IV. The proposed rule fails to provide safeguards and adequate protections of the confidentiality of donor names and addresses.
The proposed rule is striking in how it utterly lacks description of any safeguards, processes, protocols, or accountability to maintain confidentiality of donor information. It fails to adequately state how the AG will maintain and protect the confidentiality of donor information, and prevent accidental, reckless, and even willful disclosure and inspection in violation of federal law. It fails to state which employees in the AG’s office may and may not access this confidential information. It fails to provide notice to victims of breaches, fails to provide remedies, and fails to provide penalties or discipline for employees of the AG’s office who breach the confidentiality of donor names and addresses.
As stated above, the AG’s office will be a hub for further unlawful disclosures to other state agencies, bureaus or departments that themselves may have no safeguards. The proposed regulation’s failure to acknowledge the restrictions of disclosure to, or inspection by, certain state agencies as set forth in IRC sections 6103 and 6104 leaves open further violations of federal law, compounding the AG’s violations of IRC section 6103, yet cloaked from notice to victims. Since the AG has ignored and transgressed the federal law of confidentiality as if it did not apply to her, it is likely she will raise claims of defenses for breaches not contemplated by the federal statutes such as state sovereign immunity. And, the provision that other government offices merely agree “to maintain the confidentiality of the information received consistent with this regulation” without express safeguards not only risks further violations of federal law, but is an irresponsible extension of this regulation that is irresponsible on its face.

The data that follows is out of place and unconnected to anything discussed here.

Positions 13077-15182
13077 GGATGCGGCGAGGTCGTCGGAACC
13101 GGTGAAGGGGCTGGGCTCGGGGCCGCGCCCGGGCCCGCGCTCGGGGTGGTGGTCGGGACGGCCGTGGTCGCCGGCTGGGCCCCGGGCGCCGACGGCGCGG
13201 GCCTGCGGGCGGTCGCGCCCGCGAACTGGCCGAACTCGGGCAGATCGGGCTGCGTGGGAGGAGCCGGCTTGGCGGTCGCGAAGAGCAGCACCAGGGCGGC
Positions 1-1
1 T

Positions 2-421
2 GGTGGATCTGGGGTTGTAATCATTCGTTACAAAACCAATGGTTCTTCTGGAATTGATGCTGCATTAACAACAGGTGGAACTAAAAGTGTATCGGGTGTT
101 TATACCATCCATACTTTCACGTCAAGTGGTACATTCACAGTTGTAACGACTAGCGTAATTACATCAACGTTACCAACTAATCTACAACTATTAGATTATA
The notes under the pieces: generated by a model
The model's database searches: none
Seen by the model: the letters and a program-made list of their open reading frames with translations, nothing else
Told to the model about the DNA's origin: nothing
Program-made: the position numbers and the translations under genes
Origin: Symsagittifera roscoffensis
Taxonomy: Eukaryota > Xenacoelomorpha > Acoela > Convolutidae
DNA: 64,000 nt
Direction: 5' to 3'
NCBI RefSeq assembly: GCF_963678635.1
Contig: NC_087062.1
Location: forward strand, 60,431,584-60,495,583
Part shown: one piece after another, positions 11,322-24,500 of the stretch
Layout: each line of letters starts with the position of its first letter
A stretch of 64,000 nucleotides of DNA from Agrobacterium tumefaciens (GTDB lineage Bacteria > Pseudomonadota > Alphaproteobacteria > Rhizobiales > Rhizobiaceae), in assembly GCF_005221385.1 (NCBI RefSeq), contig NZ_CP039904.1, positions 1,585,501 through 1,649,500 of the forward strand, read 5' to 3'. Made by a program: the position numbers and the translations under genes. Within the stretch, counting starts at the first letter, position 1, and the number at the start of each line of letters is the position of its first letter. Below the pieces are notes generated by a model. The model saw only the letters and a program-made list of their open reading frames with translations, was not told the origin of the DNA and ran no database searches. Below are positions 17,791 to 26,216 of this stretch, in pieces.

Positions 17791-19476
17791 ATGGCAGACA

The proposed rule is not a serious effort. The unlawful demands for confidential taxpayer information by the AG are only further compounded by the proposed rule. The better course is for the AG to retract her demands for names and addresses of donors, or face the prospect of civil and even criminal challenges for her intentional acts.
Tags: privacy, first amemdnet, california. IRS